Dixon conviction should stand, Rohrbaugh argues

State prosecutor minimizes allegations of juror misconduct

December 22, 2009|By Annie Linskey | annie.linskey@baltsun.com

State Prosecutor Robert A. Rohrbaugh argued Monday that the conviction of Baltimore Mayor Sheila should stand, saying allegations of juror misconduct do not merit granting the new trial that her defense attorneys have requested.

"The Constitution entitles a criminal defendant to a fair trial, not a perfect one," Rohrbaugh wrote in a motion filed Monday afternoon, quoting a Supreme Court case.

Dixon was convicted earlier this month of embezzling about $500 of gift cards intended for needy Baltimore families. She was acquitted of three other charges and jurors could not reach a verdict on a fifth. She is set to be sentenced on Jan. 21.

Dixon defense attorney Arnold M. Weiner declined to comment Monday evening.

Since the conclusion of Dixon's three-week criminal trial, defense attorneys alleged that jurors jeopardized the trial when several concealed key facts about themselves and when five disobeyed a judge's order and connected via Facebook during the proceedings.

Defense attorneys argued that Shiron Davis' failure to reveal two prior theft charges made a "mockery" of the jury selection process and "deprived Ms. Dixon of a fair and impartial trial."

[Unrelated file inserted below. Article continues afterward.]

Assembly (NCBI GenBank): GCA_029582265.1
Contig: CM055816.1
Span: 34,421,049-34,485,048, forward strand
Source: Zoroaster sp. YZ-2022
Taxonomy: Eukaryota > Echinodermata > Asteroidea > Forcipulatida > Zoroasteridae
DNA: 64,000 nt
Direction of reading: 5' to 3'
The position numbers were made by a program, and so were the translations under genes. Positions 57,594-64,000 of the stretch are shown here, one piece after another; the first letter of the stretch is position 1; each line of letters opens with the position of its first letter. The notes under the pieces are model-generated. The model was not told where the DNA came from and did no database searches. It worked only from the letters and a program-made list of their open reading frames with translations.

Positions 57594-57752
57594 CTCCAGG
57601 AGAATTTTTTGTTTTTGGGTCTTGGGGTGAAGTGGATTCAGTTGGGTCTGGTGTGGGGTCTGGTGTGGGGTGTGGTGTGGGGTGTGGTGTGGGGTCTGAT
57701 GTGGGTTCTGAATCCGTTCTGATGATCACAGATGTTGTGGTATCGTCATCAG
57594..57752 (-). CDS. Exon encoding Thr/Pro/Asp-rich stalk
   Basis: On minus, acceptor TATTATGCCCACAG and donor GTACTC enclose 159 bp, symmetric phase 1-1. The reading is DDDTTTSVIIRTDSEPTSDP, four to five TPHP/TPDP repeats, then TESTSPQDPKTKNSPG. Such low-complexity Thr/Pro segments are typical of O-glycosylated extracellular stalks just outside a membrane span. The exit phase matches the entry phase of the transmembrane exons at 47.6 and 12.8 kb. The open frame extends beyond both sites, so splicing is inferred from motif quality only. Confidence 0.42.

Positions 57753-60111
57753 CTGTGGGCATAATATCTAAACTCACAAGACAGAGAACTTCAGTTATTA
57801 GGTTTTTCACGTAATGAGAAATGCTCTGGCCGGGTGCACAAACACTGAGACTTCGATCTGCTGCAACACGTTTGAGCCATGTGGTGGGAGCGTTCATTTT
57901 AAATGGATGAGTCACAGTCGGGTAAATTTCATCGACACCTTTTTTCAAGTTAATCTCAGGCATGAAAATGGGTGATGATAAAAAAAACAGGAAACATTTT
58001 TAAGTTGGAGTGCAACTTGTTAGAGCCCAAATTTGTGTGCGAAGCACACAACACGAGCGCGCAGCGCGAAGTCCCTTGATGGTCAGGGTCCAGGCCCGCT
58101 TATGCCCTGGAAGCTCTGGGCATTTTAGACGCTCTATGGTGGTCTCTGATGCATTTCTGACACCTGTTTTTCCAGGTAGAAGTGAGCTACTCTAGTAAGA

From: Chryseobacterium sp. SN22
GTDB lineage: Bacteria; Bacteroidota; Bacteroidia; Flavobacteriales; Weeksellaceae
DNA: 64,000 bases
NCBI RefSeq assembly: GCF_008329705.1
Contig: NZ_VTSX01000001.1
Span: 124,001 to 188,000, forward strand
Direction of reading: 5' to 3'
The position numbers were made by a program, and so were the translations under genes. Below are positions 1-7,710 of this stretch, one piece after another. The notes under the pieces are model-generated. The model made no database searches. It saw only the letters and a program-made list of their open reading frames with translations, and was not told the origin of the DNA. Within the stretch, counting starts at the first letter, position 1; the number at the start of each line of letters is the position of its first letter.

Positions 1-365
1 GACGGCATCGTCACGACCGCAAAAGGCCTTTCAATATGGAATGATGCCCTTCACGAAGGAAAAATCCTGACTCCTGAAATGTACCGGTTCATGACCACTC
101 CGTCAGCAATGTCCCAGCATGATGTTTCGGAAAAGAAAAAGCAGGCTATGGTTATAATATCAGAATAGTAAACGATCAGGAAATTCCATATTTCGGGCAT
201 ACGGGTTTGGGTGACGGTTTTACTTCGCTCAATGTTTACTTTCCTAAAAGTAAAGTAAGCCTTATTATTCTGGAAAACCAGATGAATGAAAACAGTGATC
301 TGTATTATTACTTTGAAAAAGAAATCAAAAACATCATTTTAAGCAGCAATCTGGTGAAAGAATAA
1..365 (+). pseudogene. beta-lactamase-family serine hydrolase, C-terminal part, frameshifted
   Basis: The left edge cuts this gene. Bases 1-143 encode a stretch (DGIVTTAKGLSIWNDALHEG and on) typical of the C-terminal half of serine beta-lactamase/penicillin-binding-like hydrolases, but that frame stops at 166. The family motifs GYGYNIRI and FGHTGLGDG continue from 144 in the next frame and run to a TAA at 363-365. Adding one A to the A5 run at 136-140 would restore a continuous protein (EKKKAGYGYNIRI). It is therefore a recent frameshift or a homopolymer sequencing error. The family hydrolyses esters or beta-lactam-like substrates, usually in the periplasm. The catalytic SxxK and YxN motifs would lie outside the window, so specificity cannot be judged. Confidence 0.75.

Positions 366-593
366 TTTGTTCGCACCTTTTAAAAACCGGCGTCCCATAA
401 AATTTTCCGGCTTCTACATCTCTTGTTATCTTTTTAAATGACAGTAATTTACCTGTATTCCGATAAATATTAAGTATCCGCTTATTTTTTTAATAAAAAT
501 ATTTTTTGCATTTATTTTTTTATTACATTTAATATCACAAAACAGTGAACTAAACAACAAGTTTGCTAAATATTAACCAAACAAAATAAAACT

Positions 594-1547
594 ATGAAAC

But in Monday's filing, Rohrbaugh lashed out at the mayor's attorneys, alleging they were aware of Davis' criminal record during the jury selection process and intentionally chose not to disclose it so they could use it as a reason to ask for a new trial in the case of a conviction.

Two of Dixon's seven lawyers used laptops in the courtroom to "scour" the state's online criminal history database and learn about jurors, Rohrbaugh said. He noted that it takes "two clicks of the mouse" to find Davis' criminal history. He also pointed to a video that showed lawyers questioning Davis during jury selection, conferring with underlings, then asking her directly about her criminal history and conferring again.

"It was at that point where defense counsel made the tactical decision not to bring the juror's criminal record to light," prosecutors allege.

By not doing so, they "gambled" that Davis would favor Dixon "knowing that if the verdict went against her, [Dixon] could obtain a new trial by later raising the issue of juror misconduct," prosecutors wrote.

Prosecutors also defended juror Shawana Tyler, who said during jury selection that she did not know Dixon or another witness named Mary Pat Fannon despite the fact she was photographed by The Baltimore Sun with both of them three years ago. The photo was taken after Tyler won a shopping spree at a Highlandtown supermarket that was sponsored by the Baltimore Development Corp.

Tyler told state investigators she recalled the atmosphere was "hectic" and did not recall meeting Fannon or Dixon. The prosecutors also noted that the BDC is a quasi-governmental agency that is not technically a part of city government, and the event therefore did not necessarily need to be disclosed.

Prosecutors noted that when Fannon testified she was "only a few feet" from Tyler. "Ms. Fannon apparently did not recognize Ms. Tyler - just as Ms. Tyler did not recognize Ms. Fannon," prosecutors wrote.

Prosecutors dismissed concerns raised by the defense lawyers that the so-called "Facebook five" jurors who connected electronically became a coercive block exerting influence on the others. He assessed their messages as "innocuous exchanges" more similar to friendly small talk than meaningful discussion of the case.

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